Another fad diet disproven. This time it’s Paleo.
A new study confirms that fad diets -- in this case, the Paleo or “cave man” diet -- aren’t worth their weight in salt. (Don’t you love it when new scientific research confirms what we’ve been saying all along??) While unanticipated adverse effects of following fad diets is not news to us, we’re thankful for yet another reminder that a more balanced eating approach is best.
Here’s what the researchers found: the 44 Paleo followers who participated in the study had higher levels of bacteria that produces trimethylamine-n-oxide (TMAO) as compared to the control group (We’ve discussed the correlation between TMAO and heart disease before. TMAO is the compound linked to red meat.) Elevated TMAO levels are associated with an increase in the risk of heart disease - and not by a little, by a LOT.
If you’re not familiar with the Paleo diet, the idea is that it mimics what our ancestors ate -- and by ancestors, we’re talking cave people who lived up to 2.5 million years ago. The argument goes that those ancestors were hunter-gatherers, the emphasis being on hunter, and that this dietary approach is what humans are genetically meant to follow. So lots of meat and fish, and some berries, nuts and vegetables. And, by definition, few farmed foods - the diet specifically shunning all grains.
The researchers suspect that both the high amount of meat and the lack of grain fiber in a Paleo diet is what contributes to the change in gut bacteria and that's why this diet may be dangerous to cardiovascular health.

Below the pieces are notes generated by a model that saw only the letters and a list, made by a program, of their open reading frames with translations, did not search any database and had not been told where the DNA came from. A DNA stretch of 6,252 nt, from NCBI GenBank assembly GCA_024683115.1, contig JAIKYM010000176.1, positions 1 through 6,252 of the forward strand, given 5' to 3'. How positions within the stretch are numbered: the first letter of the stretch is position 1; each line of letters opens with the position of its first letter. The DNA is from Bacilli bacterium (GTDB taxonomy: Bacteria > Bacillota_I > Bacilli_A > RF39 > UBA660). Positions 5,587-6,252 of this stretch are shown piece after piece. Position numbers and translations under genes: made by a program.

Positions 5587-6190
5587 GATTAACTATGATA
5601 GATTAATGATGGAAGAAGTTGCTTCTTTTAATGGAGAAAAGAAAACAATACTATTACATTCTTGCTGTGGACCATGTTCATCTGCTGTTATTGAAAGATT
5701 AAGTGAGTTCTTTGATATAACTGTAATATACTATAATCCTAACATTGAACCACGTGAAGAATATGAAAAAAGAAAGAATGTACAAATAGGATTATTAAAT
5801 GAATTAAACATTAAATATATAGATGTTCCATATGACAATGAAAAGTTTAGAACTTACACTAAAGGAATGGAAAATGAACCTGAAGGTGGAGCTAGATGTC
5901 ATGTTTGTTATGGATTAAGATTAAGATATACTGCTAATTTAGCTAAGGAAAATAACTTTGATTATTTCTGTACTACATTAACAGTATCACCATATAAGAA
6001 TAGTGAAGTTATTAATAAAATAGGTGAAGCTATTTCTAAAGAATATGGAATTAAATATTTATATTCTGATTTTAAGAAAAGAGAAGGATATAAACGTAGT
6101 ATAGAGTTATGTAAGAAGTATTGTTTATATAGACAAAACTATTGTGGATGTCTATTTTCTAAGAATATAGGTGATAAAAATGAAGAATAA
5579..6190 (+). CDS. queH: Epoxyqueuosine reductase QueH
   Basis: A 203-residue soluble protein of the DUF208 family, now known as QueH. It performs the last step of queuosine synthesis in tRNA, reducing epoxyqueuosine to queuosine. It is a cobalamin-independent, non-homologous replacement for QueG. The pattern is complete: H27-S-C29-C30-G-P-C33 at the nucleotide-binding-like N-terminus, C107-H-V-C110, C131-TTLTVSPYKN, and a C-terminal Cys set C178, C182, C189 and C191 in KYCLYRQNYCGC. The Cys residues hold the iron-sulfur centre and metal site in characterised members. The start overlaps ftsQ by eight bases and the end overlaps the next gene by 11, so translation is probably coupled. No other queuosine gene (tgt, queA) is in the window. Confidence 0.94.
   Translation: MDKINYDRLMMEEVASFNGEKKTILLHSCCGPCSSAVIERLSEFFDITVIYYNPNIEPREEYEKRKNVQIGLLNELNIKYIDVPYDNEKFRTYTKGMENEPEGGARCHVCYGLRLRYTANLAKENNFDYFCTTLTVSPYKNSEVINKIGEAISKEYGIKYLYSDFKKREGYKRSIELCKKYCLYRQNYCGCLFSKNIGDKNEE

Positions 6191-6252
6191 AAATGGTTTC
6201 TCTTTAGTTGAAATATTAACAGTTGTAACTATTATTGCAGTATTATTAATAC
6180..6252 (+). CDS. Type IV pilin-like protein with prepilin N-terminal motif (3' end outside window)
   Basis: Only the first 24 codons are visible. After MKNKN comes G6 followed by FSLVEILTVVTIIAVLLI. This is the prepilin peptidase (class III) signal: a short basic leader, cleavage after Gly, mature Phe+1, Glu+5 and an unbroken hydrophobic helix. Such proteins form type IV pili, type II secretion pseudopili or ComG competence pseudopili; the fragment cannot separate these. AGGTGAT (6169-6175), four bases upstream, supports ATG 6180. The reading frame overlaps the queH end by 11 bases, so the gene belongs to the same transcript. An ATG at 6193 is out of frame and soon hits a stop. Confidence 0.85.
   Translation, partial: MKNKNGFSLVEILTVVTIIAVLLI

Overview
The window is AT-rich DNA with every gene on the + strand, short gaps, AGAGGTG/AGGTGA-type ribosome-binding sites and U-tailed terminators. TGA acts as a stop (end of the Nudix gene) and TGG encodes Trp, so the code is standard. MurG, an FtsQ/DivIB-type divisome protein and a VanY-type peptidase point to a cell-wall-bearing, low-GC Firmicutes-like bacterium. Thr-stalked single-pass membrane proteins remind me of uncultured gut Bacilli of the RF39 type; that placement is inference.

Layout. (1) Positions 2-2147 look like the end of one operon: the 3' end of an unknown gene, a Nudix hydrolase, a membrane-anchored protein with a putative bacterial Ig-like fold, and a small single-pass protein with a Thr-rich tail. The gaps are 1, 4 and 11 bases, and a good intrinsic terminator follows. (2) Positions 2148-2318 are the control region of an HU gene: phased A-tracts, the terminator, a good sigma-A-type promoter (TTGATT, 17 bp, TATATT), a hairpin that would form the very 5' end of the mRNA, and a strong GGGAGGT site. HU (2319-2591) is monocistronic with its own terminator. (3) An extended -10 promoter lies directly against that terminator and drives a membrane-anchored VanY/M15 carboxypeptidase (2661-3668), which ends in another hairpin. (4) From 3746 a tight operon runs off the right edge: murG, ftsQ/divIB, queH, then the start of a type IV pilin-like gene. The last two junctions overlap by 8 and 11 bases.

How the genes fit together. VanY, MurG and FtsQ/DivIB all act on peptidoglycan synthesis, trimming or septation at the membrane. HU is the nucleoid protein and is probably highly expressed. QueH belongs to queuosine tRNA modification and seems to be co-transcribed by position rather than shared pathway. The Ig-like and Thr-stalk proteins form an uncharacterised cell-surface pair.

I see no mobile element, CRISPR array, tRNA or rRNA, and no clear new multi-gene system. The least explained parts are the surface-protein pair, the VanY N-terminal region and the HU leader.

The researchers also found lower levels of “good” bacteria among the Paleo eaters, which could mean bad news for other chronic diseases. Their conclusion? A variety of fiber components, including whole grains may be required to maintain optimal health, and cardiovascular health, specifically. In addition, the lead researcher pointed out that whole grains "are a fantastic source of resistant starch and many other fermentable fibers that are vital to the health of your gut microbiome."
Honestly, when it comes to dietary patterns, it feels like we keep trying to somehow uncover some big secret to achieving weight loss and better health – when there is no big secret.
As it often does, this leads me right back to Michael Pollan’s philosophy, which I consider to be the ultimate anti-fad diet creed: Eat [real] food. Not too much. Mostly plants. It’s hard to summarize the prescription for a healthy diet more succinctly. At Step One, we like to think we’ve made that prescription easier to put into practice, with products that feature only real plant-based ingredients in pre-portioned servings -- no fads included.
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